“Red’s here,” volunteers say as Gretchen Gundrum arrives at the South Burlington Food Shelf. It’s an endearing nickname based on hair color.
“It’s like watching a bunch of little kids come out for the ice cream truck,” Gundrum said.
She is both a client and board member of the South Burlington Food Shelf and stops by once a week to help feed her family.
“We’re at a point in our history right now where instead of trying to do it all, do it all at once and do it by yourself, community is so important,” she said.
That food shelf, just this month, celebrated its first birthday, or maybe anniversary — one year of keeping community bellies fuller.
Having the food shelf in town is convenient. Before, Gundrum went to Feeding Chittenden in downtown Burlington — where she still goes on occasion when the South Burlington Food Shelf is closed.
When COVID-19 hit and things grew uncertain, she but on her board member had and recommended the food shelf contact Feeding Chittenden for ideas about how to navigate going forward.
That’s how the pre-boxed pickups came to be.
She’s felt apprehension at times, but Gundrum has challenged stigmas around getting help when it’s needed.
“The dignity piece does come into play when you’re accessing, and you’re really hoping, ‘Oh my god please tell me I’m not going to get just a box of cans. Please tell me that there’s going to be something in here that’s going to have nutritional value,’” she said.
Two years ago, a group of eight people gathered around a table at Trader Duke’s, scheming up how to address hunger in the state’s second largest city.
Now the South Burlington Food Shelf has successfully made it through its first year of operation.
“We opened up Nov. 1, 2019, got our feet under us and then we jumped into the zombie apocalypse,” executive director Peter Carmolli said.
Indeed, just four months after its ribbon-cutting the coronavirus pandemic began to make headlines in the U.S.
But through it all, Carmolli sees a lot of good.
In its first year the shelf served about 350 households, surpassing what its founders anticipated, Carmolli said.
Groups of students at Rice Memorial High School, the South Burlington School District and local religious communities like Temple Sinai, among others, have held successful food drives. And community members haven’t been shy about stopping by to donate on their own.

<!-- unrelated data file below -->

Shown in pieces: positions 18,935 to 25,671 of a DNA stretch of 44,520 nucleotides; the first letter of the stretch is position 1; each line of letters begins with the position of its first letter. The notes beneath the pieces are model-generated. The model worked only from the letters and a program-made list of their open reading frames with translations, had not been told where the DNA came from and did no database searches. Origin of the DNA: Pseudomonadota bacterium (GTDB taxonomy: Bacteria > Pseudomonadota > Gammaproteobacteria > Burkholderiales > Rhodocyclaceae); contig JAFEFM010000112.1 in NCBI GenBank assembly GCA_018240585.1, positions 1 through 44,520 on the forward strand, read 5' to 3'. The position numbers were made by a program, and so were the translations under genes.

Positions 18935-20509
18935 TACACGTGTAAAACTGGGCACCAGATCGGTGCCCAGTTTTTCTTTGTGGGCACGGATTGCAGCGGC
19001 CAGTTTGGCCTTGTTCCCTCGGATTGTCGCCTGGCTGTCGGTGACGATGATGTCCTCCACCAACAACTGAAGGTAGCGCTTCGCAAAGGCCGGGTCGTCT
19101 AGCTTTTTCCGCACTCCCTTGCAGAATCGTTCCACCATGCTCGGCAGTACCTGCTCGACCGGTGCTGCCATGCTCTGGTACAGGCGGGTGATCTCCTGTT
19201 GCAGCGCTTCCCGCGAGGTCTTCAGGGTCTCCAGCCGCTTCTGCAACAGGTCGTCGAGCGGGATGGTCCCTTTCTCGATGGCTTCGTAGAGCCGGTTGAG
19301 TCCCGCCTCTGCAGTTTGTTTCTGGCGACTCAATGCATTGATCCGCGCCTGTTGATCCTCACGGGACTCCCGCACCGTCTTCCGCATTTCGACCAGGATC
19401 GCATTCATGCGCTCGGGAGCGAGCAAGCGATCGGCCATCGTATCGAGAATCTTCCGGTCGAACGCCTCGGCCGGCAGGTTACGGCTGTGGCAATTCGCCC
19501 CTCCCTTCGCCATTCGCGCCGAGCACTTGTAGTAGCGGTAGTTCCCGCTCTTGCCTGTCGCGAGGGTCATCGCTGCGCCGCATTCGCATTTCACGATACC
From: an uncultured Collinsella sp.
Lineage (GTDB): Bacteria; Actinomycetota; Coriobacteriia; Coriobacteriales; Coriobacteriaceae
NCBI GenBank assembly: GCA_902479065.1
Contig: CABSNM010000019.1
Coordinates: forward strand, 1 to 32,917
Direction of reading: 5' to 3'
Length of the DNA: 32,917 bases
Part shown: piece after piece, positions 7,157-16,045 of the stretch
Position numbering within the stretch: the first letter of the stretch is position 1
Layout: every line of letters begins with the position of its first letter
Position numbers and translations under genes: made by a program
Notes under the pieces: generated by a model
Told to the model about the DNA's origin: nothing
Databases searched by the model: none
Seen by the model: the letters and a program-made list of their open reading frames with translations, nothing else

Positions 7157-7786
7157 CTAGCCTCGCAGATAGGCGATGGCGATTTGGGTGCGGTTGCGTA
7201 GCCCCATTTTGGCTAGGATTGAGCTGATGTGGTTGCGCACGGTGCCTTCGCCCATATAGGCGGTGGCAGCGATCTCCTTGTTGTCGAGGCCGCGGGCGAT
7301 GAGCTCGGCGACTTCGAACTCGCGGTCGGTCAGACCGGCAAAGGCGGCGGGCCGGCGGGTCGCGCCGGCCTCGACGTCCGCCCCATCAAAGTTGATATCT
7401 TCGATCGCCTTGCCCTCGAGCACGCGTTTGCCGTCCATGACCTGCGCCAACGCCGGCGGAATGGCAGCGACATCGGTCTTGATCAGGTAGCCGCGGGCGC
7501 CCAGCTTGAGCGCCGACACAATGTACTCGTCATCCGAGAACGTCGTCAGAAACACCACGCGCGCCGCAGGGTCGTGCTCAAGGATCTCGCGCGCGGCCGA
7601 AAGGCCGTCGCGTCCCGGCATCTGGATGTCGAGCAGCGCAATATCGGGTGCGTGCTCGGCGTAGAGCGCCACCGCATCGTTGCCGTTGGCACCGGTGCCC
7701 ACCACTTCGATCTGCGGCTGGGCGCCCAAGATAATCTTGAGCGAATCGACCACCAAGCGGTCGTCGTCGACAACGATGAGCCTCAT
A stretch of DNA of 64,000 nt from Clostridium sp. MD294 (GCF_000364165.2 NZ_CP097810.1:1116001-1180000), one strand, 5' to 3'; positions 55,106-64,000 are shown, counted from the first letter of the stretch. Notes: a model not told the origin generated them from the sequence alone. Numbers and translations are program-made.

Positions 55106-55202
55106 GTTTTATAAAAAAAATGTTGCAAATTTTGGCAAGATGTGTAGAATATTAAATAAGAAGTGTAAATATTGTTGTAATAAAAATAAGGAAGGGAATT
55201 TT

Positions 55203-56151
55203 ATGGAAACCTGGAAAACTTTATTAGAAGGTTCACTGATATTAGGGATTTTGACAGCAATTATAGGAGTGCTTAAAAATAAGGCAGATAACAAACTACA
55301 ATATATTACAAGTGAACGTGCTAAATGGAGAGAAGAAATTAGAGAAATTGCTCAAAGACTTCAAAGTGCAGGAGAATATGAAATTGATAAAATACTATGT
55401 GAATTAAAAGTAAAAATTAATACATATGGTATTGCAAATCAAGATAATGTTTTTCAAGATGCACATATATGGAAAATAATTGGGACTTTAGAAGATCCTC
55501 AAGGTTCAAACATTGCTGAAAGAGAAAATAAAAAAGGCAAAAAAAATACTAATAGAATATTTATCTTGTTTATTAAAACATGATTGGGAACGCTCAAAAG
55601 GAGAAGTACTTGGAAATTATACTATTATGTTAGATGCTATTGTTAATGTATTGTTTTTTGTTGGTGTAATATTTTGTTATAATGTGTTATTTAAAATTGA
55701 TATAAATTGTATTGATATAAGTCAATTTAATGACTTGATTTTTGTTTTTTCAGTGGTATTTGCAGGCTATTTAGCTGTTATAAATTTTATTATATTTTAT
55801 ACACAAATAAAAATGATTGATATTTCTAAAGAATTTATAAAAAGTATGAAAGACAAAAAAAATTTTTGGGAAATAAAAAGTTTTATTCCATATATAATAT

“Every single day we’ve been open someone has come in with either food, or money or supplies or an offer to volunteer,” Carmolli said. “Even on the coldest, snowiest, sleetiest, windiest, most nasty day we still have people coming in bringing us stuff or just trying to help out.”
The South Burlington Food Shelf has yet to buy supplemental food from the Vermont Food Bank. Between donations, about 1,000 pounds per week of food from Trader Joe’s and regular contributions from Common Roots its shelves have stayed stocked, Carmolli said.
The ending of federal programs coupled with winter weather could increase demand at local food shelves. The Vermont FoodBank usually sees an uptick in demand in the winter, when increased living expenses like heating, plowing and other utilities turn Vermonters towards food banks.
Carmolli said it’s hard to say what the impact will be in South Burlington.
“We’re still giving out as much food as we can,” he said. “It really is heartwarming sometimes coming in and seeing someone brave a rainstorm, run in and say, ‘Hey I’ve got some stuff can you take it?’”
And even in a pandemic, there have always been volunteers, Carmolli said.
Linda Chaisson is one of those, helping multiple times per week and making friends in the process.
“It’s really been a very exciting experience, it’s also very humbling to serve the community in this way,” she said.
Volunteers pre-pack boxes of food for clients, who don’t actually enter the building because of COVID. Carmolli hopes that in the next year there will be a safe way to allow people inside again.